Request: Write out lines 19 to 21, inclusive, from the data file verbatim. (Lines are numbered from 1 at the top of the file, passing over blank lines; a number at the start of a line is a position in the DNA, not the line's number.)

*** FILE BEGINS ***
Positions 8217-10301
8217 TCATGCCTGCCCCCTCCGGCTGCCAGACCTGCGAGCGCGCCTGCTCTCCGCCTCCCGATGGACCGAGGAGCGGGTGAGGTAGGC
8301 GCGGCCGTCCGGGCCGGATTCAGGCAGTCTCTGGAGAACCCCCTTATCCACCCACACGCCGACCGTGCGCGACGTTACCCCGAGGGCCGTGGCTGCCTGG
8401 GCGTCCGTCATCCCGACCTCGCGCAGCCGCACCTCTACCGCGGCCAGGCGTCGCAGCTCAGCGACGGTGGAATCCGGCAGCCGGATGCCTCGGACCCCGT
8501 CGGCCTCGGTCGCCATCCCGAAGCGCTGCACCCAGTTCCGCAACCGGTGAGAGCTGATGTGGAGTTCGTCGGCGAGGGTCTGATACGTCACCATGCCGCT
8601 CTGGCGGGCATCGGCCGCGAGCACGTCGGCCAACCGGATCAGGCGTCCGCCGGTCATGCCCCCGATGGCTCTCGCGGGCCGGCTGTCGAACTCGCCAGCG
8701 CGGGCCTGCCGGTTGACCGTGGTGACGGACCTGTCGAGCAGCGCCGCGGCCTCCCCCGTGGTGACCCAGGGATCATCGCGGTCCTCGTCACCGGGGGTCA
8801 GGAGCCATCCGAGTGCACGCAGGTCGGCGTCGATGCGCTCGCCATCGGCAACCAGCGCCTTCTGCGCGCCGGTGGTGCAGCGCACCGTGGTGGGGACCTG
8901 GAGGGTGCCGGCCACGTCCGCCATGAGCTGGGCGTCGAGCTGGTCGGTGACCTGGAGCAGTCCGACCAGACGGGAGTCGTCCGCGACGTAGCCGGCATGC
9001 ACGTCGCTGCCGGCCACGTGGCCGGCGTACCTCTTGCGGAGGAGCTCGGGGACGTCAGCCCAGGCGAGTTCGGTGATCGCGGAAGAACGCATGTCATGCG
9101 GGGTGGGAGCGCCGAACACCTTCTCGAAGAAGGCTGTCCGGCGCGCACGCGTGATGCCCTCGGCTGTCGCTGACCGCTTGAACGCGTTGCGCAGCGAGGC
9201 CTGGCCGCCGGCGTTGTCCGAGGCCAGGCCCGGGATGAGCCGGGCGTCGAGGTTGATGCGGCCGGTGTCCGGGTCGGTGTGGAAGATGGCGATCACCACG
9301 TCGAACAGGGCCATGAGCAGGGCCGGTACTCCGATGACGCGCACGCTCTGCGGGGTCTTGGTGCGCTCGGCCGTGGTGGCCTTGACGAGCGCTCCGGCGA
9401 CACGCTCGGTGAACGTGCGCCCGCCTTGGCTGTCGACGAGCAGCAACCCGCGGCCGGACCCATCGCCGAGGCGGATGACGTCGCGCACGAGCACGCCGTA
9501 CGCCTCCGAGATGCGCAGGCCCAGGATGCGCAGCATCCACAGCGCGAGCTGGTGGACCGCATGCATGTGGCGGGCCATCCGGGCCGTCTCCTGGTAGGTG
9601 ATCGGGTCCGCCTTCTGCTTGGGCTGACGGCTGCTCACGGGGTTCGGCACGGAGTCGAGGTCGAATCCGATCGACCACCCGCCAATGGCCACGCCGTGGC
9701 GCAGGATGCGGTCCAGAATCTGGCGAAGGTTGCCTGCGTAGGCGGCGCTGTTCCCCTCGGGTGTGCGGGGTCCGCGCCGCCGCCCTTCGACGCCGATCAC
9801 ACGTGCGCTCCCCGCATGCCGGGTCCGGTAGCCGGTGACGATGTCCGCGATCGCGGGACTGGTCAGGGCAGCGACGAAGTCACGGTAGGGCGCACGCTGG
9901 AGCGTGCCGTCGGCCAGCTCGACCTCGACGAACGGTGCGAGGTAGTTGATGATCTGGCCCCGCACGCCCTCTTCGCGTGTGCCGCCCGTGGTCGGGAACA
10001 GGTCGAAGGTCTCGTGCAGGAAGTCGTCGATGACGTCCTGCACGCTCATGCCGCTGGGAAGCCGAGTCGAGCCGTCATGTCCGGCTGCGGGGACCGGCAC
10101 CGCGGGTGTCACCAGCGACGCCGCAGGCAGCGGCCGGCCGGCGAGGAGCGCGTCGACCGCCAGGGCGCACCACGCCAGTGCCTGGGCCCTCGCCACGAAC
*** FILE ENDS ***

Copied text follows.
9901 AGCGTGCCGTCGGCCAGCTCGACCTCGACGAACGGTGCGAGGTAGTTGATGATCTGGCCCCGCACGCCCTCTTCGCGTGTGCCGCCCGTGGTCGGGAACA
10001 GGTCGAAGGTCTCGTGCAGGAAGTCGTCGATGACGTCCTGCACGCTCATGCCGCTGGGAAGCCGAGTCGAGCCGTCATGTCCGGCTGCGGGGACCGGCAC
10101 CGCGGGTGTCACCAGCGACGCCGCAGGCAGCGGCCGGCCGGCGAGGAGCGCGTCGACCGCCAGGGCGCACCACGCCAGTGCCTGGGCCCTCGCCACGAAC